The Hard Reality Of The Online Subscription Business

Many of the services that consumers can get online are free. The most visited websites such as Google, Facebook or Yahoo are free to use. Companies are often the ones covering those costs.

With the digitalisation of the economy, an increasing number of consumers are buying products online. In reality, this is not a “new industry” but just a way for consumers to take their spending habits on other channels. At the end, they still buy the same products that they were use to when the Internet didn’t exist. Selling products online makes a lot of sense as it is more convenient, simpler and usually cheaper. Amazon is the perfect example of a successful company playing in that field. Still, here we are mostly talking about physical products. Real stuff. So what about immaterial services such as online subscriptions?

The reality in this case is much more complex. Analyzing the current habits, it seems that consumers are mostly willing to pay for the immaterial services that they already used to pay and consume in the past (albeit, in a different form). For example subscribing to Skype to make phone calls is not so different that paying for a traditional landline. Watch streaming content through Netflix is the same consumption habit than going to the video club and rent your.

For items that were not necessarily spending habits in the past, the right offering with consumers is much harder to find. How many successful companies sell subscriptions for technologies / services that people didn’t used to pay for in the past? How many have been successful in creating a new digital need that consumers are willing to pay for? We are not talking here about games or other micro payments which leverage consumer’s impulsivity (e.g. virtual goods). We are talking here about services for which consumers are ready to commit a significant sum every month.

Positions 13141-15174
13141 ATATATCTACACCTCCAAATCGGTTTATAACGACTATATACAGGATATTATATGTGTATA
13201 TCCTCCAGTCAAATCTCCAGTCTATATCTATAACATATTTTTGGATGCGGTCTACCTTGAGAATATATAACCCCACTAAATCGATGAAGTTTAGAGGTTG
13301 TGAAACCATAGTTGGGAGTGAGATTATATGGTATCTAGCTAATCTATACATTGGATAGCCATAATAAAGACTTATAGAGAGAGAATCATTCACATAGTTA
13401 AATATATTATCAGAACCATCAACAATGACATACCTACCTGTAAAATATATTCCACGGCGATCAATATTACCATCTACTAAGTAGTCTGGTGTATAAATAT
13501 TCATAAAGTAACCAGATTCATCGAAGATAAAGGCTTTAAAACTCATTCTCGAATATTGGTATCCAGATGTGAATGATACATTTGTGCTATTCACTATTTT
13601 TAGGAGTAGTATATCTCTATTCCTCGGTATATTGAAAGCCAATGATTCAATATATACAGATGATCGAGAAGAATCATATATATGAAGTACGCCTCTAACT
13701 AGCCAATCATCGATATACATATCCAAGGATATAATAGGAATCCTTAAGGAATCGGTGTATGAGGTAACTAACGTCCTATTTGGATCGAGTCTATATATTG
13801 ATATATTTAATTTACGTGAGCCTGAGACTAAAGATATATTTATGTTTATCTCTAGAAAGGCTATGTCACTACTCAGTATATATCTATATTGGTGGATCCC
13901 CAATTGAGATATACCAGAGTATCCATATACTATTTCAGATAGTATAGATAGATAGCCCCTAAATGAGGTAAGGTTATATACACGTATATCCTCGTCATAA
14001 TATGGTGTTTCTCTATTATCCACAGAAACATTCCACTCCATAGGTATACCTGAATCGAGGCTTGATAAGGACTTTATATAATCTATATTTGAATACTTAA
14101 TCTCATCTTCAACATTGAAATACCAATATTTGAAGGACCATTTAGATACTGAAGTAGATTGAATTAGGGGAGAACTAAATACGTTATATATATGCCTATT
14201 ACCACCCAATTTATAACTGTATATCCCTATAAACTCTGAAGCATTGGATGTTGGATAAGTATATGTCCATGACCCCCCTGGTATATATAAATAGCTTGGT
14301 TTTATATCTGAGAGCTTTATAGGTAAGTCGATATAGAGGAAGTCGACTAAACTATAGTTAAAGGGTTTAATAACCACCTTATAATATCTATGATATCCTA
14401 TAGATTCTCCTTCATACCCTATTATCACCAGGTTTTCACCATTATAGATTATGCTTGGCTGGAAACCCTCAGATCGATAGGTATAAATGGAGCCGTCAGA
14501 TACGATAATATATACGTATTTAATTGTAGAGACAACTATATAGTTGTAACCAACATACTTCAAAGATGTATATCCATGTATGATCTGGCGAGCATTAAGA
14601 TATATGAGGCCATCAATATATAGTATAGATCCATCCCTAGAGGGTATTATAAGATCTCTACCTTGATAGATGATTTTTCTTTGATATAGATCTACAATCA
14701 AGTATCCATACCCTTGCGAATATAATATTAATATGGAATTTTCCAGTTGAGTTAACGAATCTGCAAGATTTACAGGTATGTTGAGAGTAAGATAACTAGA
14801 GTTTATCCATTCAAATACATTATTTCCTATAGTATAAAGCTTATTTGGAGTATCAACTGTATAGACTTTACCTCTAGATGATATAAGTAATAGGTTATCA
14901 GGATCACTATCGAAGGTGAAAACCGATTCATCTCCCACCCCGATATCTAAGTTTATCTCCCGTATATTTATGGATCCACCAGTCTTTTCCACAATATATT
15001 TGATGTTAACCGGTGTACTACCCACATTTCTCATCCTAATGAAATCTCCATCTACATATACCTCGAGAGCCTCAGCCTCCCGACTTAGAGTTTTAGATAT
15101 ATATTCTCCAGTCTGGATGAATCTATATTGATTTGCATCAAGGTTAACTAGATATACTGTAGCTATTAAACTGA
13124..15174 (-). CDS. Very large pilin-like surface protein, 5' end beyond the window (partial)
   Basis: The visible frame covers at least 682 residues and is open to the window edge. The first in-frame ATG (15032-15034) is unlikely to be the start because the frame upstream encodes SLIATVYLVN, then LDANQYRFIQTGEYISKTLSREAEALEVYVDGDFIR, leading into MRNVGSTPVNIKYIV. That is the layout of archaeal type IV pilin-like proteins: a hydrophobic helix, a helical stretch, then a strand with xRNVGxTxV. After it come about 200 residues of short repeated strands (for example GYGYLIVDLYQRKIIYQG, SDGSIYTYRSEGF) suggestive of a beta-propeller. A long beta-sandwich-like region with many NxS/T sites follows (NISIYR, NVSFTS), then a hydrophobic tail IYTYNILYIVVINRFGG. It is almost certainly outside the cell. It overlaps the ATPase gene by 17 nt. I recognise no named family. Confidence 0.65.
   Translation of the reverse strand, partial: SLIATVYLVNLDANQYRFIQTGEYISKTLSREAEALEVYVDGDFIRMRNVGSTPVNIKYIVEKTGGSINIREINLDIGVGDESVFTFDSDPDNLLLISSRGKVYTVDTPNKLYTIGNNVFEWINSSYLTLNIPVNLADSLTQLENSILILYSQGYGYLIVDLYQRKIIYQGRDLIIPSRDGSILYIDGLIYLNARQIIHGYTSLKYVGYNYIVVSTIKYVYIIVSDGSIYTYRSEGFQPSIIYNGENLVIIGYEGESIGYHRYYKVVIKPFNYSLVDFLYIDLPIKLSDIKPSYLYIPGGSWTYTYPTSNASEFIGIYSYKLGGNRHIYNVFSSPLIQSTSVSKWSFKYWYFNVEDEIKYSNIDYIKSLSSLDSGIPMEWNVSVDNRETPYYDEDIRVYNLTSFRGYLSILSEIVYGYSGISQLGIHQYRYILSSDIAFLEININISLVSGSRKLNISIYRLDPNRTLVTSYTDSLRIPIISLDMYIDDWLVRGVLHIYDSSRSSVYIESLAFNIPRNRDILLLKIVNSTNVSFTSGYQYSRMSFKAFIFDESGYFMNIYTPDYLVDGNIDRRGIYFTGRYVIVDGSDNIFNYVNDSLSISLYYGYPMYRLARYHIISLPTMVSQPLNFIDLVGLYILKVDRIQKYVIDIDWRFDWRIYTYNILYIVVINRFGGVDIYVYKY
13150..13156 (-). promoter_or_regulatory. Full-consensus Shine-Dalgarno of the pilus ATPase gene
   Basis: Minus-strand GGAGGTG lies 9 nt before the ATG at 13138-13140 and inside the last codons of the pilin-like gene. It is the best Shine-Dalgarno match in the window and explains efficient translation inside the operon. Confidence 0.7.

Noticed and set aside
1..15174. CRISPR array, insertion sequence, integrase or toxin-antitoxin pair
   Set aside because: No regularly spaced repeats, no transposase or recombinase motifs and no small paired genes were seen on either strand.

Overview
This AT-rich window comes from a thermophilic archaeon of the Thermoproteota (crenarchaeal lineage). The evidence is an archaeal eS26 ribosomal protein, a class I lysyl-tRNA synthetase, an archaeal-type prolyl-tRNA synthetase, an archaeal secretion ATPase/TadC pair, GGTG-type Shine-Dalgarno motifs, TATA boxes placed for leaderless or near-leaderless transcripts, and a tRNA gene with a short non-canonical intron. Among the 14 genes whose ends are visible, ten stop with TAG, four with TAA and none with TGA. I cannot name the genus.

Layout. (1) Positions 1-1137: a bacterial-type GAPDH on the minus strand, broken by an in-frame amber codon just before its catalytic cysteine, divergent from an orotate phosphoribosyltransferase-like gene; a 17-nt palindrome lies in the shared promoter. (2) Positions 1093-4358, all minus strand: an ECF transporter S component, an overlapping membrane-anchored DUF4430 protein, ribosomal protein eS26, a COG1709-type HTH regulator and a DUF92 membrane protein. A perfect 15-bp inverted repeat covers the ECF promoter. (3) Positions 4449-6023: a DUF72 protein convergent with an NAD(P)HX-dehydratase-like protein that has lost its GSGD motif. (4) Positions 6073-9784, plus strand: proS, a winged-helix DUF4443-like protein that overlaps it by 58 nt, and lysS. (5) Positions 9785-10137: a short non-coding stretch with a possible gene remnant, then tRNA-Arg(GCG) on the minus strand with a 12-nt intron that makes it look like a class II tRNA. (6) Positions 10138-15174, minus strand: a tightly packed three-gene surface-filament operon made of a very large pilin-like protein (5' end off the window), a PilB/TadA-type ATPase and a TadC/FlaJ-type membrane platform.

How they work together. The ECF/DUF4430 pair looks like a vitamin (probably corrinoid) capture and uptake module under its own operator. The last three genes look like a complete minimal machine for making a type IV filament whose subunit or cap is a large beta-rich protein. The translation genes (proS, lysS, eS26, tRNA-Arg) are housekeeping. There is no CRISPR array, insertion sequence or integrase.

For example, OpenTable which let you book restaurants online could probably never work if it tried to charge directly the consumers for the service. Why? because people have never been used to pay for booking a table over the phone. It wouldn’t hardly make sense. It could be a nice to have but not a must have.

Rare are the example of these companies who manage users to subscribe to new services which technology created. If the technology allowed the improvement of a service that used to exist in a different form (and to be paid for), then the equation is much simpler. If the new service exists only thanks to the available technology, it is much more difficult.

When creating or investing in a company, be mindful of this reality. Digitizing an existing commercial experience is much simpler than trying to create new digital needs worth paying for. This is one of the reasons why many investors are nowadays pouring vast sums of money to startups which offer a service to businesses. The equation in this case is very different. Why? Because businesses are historically used to pay for a wider range of services than consumers do online. And this will be the case for a very long time.